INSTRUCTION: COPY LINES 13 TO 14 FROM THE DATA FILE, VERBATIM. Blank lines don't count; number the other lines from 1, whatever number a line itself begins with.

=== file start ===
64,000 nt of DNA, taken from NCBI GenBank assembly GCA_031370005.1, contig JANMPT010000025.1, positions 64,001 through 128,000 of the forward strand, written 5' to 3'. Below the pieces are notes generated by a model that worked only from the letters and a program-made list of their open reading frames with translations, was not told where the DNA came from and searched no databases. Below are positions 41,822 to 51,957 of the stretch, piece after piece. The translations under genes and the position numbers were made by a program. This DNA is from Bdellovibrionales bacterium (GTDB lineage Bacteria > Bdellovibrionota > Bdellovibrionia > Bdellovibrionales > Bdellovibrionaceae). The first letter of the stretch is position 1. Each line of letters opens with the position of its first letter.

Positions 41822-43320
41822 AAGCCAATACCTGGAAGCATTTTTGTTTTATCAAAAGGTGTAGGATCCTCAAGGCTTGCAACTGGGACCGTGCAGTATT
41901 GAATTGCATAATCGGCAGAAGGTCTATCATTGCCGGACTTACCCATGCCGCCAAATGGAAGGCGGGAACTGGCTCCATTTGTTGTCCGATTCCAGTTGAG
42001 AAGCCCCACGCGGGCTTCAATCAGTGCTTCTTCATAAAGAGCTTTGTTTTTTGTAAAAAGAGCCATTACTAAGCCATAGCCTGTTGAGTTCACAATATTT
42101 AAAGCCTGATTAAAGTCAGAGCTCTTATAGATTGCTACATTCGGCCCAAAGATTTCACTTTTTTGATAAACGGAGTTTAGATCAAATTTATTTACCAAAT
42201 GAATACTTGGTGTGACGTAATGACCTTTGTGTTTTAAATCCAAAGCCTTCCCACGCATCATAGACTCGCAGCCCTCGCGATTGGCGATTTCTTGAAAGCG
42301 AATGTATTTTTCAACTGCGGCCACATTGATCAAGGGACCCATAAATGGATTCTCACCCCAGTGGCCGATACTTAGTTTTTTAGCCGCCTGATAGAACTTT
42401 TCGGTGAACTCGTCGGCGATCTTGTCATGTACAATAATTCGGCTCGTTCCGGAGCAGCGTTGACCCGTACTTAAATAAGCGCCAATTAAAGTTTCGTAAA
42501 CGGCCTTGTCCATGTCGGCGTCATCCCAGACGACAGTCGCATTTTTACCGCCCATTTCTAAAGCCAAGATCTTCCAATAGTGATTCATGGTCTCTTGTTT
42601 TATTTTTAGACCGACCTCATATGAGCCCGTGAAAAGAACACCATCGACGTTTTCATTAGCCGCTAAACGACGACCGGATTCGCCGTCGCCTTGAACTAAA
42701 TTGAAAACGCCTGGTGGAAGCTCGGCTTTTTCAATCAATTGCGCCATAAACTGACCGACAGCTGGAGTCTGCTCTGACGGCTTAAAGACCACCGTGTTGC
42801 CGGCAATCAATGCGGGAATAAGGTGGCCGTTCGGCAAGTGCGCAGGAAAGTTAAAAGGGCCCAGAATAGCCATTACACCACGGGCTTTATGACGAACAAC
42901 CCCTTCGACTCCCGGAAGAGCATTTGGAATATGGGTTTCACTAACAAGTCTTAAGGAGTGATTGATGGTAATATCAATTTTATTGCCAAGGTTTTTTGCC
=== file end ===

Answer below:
42801 CGGCAATCAATGCGGGAATAAGGTGGCCGTTCGGCAAGTGCGCAGGAAAGTTAAAAGGGCCCAGAATAGCCATTACACCACGGGCTTTATGACGAACAAC
42901 CCCTTCGACTCCCGGAAGAGCATTTGGAATATGGGTTTCACTAACAAGTCTTAAGGAGTGATTGATGGTAATATCAATTTTATTGCCAAGGTTTTTTGCC